Carne asada

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Carne asada
Carne asada chorizo.jpg
Alternative namesAsado
Place of originWorldwide
Region or stateUnknown
Serving temperatureFire, Grilled
Main ingredientsBeef
VariationsSeasonings

Carne asada (literally "grilled meat") is a dish of grilled and sliced beef, usually arrachera, sirloin steak, tenderloin steak or rib steak.[1] It is usually cooked with a certain amount of searing to impart a charred flavor. Carne asada can be served as a main dish or as an ingredient in other dishes. The term carne asada translates to "grilled meat"; the English "roast beef" is so named in Spanish.

The term "Carne asada" is used in Latin America, and refers to the style of grilled meat in those countries. In South America, the term used for grilled meat is "asado", and it has a different style and preparation.

Preparation[edit]

Carne asada can be purchased from meat markets either prepared (preparada, i.e., already marinated) or not (no preparada), for marinating at home.[1] The meat can be marinated in many different ways, from simply rubbing with salt to using spice rubs such as lemon and pepper or garlic salt and lime, before being cooked on a grill.[1][2] Some recipes incorporate beer into the marinade. It can be chopped so it is more easily put into tacos and burritos.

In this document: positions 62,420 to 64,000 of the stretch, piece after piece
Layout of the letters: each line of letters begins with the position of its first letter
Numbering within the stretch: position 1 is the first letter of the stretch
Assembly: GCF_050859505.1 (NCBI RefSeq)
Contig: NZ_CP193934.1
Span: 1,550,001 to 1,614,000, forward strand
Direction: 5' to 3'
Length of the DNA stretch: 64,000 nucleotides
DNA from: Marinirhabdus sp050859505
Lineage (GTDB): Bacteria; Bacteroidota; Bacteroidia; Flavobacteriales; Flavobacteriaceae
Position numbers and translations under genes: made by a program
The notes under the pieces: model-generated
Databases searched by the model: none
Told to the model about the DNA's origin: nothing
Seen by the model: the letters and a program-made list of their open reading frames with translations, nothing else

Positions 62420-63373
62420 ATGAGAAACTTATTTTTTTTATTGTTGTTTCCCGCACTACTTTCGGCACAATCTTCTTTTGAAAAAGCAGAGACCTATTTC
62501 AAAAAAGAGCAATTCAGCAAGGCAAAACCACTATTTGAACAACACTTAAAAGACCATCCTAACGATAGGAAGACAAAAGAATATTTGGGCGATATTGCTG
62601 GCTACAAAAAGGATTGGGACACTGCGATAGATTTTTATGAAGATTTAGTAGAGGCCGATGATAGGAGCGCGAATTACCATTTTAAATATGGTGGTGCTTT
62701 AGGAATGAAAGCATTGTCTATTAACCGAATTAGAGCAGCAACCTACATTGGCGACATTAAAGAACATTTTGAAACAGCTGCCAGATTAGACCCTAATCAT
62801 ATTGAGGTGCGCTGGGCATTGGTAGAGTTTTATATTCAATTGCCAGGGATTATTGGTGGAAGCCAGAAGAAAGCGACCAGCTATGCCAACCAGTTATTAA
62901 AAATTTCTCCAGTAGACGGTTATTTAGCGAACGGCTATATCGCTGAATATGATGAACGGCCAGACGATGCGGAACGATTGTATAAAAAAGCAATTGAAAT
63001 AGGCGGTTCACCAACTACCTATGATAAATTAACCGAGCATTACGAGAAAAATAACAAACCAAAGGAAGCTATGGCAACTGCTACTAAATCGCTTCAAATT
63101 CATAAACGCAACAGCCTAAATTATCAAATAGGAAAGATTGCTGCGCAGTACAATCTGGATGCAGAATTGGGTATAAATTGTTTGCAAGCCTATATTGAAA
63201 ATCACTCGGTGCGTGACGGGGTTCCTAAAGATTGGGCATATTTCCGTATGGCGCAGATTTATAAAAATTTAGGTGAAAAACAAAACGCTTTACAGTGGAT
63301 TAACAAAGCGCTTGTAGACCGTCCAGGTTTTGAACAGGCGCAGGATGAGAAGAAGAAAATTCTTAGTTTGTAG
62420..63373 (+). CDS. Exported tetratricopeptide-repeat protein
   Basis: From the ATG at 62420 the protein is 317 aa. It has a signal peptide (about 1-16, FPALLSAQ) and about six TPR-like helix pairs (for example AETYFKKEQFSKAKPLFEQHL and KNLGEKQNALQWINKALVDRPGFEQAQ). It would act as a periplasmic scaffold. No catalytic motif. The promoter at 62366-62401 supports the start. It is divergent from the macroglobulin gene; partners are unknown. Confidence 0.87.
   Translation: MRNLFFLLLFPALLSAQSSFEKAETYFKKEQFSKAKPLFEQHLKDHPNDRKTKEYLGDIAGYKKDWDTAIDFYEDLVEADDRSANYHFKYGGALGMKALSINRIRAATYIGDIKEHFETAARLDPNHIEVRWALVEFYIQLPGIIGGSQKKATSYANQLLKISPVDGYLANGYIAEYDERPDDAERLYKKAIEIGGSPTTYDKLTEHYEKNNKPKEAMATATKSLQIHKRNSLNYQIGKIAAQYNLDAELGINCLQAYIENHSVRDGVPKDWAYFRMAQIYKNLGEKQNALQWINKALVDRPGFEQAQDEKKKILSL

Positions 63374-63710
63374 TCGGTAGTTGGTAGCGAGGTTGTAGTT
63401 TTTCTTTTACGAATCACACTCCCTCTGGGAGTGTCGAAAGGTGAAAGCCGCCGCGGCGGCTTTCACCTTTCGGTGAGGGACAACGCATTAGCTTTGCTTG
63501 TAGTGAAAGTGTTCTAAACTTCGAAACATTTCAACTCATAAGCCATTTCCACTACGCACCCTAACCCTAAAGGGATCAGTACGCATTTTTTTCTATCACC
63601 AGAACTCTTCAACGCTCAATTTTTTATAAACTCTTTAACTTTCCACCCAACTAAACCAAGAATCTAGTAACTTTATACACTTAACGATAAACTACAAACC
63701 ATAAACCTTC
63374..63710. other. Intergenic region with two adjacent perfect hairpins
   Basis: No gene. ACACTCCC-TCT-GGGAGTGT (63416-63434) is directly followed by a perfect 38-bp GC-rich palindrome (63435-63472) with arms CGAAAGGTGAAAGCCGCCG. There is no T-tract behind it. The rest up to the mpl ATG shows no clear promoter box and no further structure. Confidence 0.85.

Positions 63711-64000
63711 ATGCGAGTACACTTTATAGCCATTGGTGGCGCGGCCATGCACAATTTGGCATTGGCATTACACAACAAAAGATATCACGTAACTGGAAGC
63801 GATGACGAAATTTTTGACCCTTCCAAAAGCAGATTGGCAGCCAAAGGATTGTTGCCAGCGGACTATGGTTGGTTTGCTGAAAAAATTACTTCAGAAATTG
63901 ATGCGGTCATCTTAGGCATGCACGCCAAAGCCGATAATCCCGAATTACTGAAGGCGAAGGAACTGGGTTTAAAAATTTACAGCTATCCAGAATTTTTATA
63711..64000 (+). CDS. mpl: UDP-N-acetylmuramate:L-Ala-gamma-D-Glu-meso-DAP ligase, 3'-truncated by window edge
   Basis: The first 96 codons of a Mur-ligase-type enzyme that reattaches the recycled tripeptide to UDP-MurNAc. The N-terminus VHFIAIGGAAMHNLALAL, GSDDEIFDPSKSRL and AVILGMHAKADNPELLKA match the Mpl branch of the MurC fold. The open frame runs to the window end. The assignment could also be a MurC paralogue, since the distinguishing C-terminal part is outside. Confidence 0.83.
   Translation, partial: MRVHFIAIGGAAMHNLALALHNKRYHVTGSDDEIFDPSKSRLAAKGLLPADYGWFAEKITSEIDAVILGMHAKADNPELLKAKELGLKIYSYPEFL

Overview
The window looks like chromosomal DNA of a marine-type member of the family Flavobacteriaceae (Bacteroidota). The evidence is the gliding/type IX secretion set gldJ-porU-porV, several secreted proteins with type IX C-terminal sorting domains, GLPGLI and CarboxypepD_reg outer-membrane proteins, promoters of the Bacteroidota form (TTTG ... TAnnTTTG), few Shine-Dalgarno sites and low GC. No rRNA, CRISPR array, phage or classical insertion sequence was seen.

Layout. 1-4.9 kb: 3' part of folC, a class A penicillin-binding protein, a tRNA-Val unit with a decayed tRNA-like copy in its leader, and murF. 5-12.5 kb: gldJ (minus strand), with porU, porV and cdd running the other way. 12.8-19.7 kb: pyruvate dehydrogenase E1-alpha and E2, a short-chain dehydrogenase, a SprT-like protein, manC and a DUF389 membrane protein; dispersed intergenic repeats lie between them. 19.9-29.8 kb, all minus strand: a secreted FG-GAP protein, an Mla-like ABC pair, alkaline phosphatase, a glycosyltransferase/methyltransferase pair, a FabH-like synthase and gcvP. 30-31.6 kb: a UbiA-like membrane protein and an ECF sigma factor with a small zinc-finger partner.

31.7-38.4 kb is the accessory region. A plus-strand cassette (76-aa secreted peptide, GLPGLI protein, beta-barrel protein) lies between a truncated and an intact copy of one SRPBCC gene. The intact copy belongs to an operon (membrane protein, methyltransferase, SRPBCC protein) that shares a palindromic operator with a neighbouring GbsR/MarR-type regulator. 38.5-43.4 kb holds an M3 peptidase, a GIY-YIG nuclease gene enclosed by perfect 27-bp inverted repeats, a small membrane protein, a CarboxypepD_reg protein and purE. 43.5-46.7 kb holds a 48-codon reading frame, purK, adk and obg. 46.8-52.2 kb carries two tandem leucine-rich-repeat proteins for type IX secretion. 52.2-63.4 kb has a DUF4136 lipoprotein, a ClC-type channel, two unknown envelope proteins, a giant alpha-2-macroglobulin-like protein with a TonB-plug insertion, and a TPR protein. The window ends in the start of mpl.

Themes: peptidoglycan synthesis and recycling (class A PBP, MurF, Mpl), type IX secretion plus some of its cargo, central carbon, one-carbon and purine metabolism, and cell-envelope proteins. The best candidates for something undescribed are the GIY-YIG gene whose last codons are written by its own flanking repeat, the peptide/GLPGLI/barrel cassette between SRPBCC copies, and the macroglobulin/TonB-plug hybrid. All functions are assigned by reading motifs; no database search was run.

As an ingredient[edit]

Carne asada can be served as a main dish, but it is also commonly chopped up and used as an ingredient in other dishes.[1] These popular dishes use carne asada as a main ingredient:

As an event[edit]

In Mexico, Central America, and the American Southwest, the phrase "carne asada" can also be used to describe a social event, the equivalent of a social barbecue, where family and close friends gather.[1][2] Carne asada is specially popular in northern Mexico, where it is considered a staple food. Carne asada is the most common dish served at parties, celebrations, and other events in northern Mexico.[3]

Gallery[edit]

See also[edit]

References[edit]

  1. ^ a b c d e "Carne Asada". ifood.tv. Archived from the original on December 24, 2013. Retrieved December 23, 2013.
  2. ^ a b Carne Asada - This Latin American Tradition is Much More Than Just a Meal
  3. ^ "Weekends have a carne asada smell to them". Mexico News Network. Retrieved 12 July 2018.